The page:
“When I was much younger, I wanted to be a chemical engineer, but as I got a little older, I guess my mind turned more towards business,” says Myron Gould, 68. “My father was a very big influence in that decision. He was a person who was in business…he was a role model in that regard…I would sit in the car and listen to him and listen to what was going on – it was interesting. He sold machine parts, adhesives, all material used by manufacturing firms.”
The born and raised New Yorker has worked four decades in the business and marketing arena. In addition to being the CEO of his own business advising firm, where he helps people build business plans, he is also starting a new consulting firm to teach companies to keep their employees engaged. Gould is also an adjunct professor of marketing and management at New York University.
“It’s my 20th year at NYU,” says Gould. “I was sitting in a friend’s office – a recruiter who dealt with direct marketing people…He got a phone call, and he said to the person on the phone, I have somebody right here. [The person] asked if I’d be interested in teaching a class, and I never stopped.”
And Gould never stops working it seems. In addition to running his business, he says he recently created a new capstone at the University – an option to writing a thesis for students which involves writing up a business plan instead and learning about entrepreneurship.
“I get a considerable amount of e-mails from clients, I grade papers, then I go through many projects that I’m working on,” explains Gould. “My classes are from 6 to 9 pm, and this coming term four times a week – it varies. I have dinner at 9:30 or 10:30, then work another four hours.”
He says he’s making an effort in getting more sleep, however.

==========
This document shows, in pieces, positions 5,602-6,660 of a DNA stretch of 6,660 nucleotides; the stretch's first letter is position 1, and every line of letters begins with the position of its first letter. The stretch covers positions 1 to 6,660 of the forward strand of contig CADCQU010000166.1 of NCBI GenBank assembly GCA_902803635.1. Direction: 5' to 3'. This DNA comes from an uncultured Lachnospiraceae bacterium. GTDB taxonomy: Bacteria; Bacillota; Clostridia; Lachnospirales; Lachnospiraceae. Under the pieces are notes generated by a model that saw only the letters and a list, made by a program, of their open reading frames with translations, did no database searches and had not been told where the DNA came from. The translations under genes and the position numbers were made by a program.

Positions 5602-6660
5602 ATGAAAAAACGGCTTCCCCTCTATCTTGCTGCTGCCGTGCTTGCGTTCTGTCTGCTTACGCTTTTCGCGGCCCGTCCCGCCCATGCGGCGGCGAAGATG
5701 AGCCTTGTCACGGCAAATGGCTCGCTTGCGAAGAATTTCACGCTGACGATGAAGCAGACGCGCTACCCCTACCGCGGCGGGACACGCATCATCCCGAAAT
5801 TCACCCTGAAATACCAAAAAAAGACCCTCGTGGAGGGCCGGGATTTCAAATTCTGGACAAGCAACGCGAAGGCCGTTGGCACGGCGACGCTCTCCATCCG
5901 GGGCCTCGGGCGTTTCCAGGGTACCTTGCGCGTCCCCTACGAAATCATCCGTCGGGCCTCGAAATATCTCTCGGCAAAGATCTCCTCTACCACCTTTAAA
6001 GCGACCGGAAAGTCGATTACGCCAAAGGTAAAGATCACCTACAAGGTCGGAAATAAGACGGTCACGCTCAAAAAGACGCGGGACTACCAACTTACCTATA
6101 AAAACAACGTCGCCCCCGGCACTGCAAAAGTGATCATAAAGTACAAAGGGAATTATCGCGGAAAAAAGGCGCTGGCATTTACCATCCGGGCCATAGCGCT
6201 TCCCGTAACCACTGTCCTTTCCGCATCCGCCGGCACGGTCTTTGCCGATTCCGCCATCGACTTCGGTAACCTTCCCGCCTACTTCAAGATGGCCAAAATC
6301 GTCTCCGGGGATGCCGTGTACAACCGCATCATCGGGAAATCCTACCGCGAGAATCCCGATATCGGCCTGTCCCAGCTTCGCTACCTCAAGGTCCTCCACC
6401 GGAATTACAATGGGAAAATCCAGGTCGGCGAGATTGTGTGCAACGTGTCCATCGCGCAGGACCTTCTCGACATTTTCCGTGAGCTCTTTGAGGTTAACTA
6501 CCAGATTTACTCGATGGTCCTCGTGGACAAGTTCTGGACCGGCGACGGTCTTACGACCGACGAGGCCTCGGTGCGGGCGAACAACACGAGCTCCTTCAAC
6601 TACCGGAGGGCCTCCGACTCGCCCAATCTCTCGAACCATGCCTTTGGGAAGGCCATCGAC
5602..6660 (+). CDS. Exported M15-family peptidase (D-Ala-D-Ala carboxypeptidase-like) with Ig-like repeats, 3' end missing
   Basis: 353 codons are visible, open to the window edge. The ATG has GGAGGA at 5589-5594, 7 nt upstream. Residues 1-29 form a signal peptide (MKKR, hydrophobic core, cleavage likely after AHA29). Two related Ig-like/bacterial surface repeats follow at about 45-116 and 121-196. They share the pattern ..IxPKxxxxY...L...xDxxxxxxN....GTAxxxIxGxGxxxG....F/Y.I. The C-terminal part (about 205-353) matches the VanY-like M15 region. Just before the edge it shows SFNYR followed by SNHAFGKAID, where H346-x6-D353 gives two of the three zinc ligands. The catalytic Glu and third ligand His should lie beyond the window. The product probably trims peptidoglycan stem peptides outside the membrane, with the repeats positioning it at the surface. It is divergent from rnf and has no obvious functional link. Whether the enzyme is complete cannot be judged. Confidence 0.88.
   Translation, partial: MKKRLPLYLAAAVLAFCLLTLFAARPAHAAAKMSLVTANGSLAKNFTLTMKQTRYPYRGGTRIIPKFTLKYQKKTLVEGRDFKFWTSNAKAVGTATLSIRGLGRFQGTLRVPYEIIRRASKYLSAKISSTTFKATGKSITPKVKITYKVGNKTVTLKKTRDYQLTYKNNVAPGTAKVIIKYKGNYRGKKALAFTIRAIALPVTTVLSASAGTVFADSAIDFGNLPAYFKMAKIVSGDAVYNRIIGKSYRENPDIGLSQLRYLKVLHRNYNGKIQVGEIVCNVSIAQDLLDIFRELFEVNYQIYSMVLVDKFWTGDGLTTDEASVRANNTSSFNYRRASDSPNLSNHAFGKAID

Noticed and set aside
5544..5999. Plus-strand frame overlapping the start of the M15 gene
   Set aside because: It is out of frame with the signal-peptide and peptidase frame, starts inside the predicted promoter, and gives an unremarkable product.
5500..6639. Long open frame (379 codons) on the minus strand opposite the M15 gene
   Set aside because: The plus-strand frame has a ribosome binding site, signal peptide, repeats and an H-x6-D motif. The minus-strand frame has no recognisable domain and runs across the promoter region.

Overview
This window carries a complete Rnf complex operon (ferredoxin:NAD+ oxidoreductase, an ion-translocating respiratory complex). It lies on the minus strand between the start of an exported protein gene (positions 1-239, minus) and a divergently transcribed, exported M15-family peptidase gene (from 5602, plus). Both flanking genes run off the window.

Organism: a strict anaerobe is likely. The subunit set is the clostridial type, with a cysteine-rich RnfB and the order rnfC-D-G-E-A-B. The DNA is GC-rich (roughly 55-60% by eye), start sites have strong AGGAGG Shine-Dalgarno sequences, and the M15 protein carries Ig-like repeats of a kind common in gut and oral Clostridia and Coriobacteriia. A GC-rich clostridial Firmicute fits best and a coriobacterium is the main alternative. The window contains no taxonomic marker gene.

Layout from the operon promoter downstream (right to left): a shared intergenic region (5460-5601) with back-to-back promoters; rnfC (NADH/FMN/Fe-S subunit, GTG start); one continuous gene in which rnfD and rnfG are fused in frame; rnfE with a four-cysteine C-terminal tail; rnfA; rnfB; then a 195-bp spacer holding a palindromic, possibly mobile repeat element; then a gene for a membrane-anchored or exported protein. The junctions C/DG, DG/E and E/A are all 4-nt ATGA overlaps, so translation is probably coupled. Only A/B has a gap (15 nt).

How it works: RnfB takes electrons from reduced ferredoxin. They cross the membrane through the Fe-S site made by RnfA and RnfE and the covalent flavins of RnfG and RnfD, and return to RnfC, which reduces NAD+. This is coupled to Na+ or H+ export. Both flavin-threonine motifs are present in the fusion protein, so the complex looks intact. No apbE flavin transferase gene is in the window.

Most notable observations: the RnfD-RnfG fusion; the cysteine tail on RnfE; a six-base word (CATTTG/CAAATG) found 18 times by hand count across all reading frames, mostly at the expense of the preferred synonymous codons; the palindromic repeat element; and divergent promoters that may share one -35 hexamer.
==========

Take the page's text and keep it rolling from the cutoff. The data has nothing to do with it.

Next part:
“I love what I do,” says Gould. “I feel like I’m helping people.”
When Gould was starting out his career in the mid-1960’s, he says marketing wasn’t even called “marketing,” but “distribution.” One of his favorite jobs was at Columbia Records in his early 30’s.
“It was a great place,” he remembers. “Sometimes I debate whether I should have left or not. I was recruited for a consulting firm.”
Today, he thinks video is the way to go. He uses green screen technology to create videos to complement his teaching.
“I have virtual sets,” says the high-tech professor, excitedly. “I can put myself into a green room…Like where a weather person delivers the weather. I create videos of some of my lessons and make them available for people…I can be doing my work while sipping piña coladas on a ship.”
What advice would he tell his younger self about life?
“I would talk about getting enough information to make good decisions,” he says. “A lot of times we make decisions impatiently, but sometimes it’s better to slow down a little bit. There were times in my life where I could have made a better decision by not acting so quickly.”
He adds his biggest project currently is getting his grandson, who just turned 4, to have a good life.
“What he does with his life is his choice, but I want him to be equipped to make those decisions,” says Gould.